We have also seen how the process of deriving an interface from a native type or library always involves some kind of type adaptation: for each native type occurring in the declaration to be modeled (be it a type or a function), a suitable Java carrier type must be chosen, so that values of that native type can be adequately modeled. As we shall see, this is not an easy task - especially when it comes to representing pointers and arrays, and we will shall discuss this topic in much greater detail in a subsequent section.


As we have seen, artifacts in a native bundle require some form of metadata to indicate properties associates with the layout of the elements being modeled. Consider an interface method modeling a struct field: what is the offset of that field in the struct? What is its size? And its alignment? Does loading/storing the field value require sign extension? Should bits corresponding to the field value be stored in a big- or little-endian order? These some of the properties that a layout metadata needs to capture. In the following section we define a way to precisely describe bit layouts. Before we jump to the core of the issue - a quick disclaimer: this is not a new topic, and many of the conclusions reached in this document can be thought of as refinements of previous explorations - the work on the LDL proposal - a joint effort with IBM has proven particularly fruitful.

When designing a layout description there is a subtle tension: on the one hand, the more mathematically pure the definition is, the wider is the applicability of that description. On the other hand, a description that is too pure might also be problematic, as it might be too abstract, and miss distinctions that ends up being important in terms of how the layout is going to be used in practice. Let's consider an example: floating pointed-ness. While it might be tempting to consider floating point-ness as an implementation detail that should not affect a layout description - in reality many system ABIs (SystemV, Windows) define special rules for handling integral vs. floating point data by calling conventions - typically this is done by assigning values of each family to different machine registers (e.g. floating point values are stored in XMM registers, whereas integral values are stored in RCX registers). This seems to suggest that floating point-ness is, after all, an important property to capture in a layout description, even though, from a theoretical perspective, purists might be inclined to think that e.g. 32 bits are just 32 bits, regardless of whether they model a floating point value or not.

So, while in the following sections we will try to come up with a layout description that relatively abstract, few pragmatic concessions will be made in order to capture aspects that are likely to result in crucial differences when synthesizing native bundle implementations.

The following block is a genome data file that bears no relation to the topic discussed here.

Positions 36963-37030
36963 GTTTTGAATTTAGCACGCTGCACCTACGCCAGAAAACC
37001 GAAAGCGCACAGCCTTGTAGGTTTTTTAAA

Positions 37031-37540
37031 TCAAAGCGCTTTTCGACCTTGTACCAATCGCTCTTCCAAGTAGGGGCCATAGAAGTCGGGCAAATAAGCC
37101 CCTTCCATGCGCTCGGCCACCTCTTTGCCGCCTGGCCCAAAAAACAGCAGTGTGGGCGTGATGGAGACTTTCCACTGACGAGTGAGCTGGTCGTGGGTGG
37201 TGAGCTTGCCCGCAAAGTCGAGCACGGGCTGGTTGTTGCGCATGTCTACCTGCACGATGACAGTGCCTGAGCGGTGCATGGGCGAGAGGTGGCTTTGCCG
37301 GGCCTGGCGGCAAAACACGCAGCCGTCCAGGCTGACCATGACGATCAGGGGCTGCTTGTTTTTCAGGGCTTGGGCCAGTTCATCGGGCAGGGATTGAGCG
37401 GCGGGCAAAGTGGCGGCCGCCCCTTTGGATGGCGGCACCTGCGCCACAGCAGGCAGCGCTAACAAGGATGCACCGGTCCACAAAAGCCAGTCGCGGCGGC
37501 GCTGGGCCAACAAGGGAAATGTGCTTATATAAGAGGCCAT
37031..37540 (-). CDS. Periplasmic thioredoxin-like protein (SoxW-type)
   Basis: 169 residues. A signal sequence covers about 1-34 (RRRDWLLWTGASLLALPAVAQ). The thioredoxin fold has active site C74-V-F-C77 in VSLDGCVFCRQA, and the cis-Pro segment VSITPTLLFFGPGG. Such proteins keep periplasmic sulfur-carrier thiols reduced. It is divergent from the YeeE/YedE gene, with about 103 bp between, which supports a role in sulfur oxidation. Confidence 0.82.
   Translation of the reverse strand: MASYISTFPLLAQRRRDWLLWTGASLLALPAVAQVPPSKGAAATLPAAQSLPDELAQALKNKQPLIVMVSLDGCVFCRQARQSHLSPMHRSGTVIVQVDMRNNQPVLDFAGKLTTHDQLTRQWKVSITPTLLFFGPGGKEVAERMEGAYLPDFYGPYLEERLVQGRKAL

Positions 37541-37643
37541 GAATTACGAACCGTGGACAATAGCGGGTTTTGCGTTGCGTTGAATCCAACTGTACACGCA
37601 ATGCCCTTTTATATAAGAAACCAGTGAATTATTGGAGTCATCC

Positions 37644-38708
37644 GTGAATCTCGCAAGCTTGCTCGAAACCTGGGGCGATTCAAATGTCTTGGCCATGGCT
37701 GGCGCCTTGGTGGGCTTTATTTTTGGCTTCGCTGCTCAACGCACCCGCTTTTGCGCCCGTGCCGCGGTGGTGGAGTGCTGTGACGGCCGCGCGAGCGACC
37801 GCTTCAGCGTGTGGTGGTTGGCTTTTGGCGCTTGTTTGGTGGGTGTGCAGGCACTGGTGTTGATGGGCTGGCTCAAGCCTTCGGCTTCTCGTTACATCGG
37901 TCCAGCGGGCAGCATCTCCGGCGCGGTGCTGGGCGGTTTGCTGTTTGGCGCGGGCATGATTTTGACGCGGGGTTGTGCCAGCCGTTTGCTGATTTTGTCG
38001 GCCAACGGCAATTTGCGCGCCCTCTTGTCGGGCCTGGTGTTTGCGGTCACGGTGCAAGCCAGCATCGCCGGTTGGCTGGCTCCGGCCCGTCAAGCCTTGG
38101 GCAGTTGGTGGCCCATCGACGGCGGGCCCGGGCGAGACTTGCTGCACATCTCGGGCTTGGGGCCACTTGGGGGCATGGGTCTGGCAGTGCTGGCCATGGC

Layout elements

In the following sections we will explore the various elements that form the backbone of the proposed layout description. Such elements are values, addresses, groups, sequences and holes. To describe layout elements we will use an hypothetical Java-like API, while we will defer to a later section how such an API can be reified into a DSL that can be easily embedded into Java annotations attached to native interfaces members. For instance, we can model a generic layout element with the following pseudo interface:

interface Layout {
    long bitsSize();
    Map<String, String> annotations();

Every layout element should support at least two common operations: (i) obtain the size in bits of such element; and (ii) obtain the set of annotations attached to the layout element. Annotations are simple (name, value) pairs, which can be used to convey additional information which typically is outside the domain of the layout description. For example, an annotation might associate a layout with a symbolic name that can be used to refer to that layout. This trick will come in handy when discussing layout holes.


If we think of layouts as trees, then values are the leaves in such trees. Value layouts can be used to describe the most primitive forms of native data: numerics. Numerics come in different forms and shape, but in our description we think it is essential to capture at least the following properties: (i) the size of the value, (ii) its signed-ness, (iii) whether it models a floating point value (as we shall see these last two properties are not completely orthogonal) and (iv) its endianness.

interface Value extends Layout {
    enum Kind {

    enum Endianness {

    long bitsSize();

    Kind kind();

    Endianness endianness();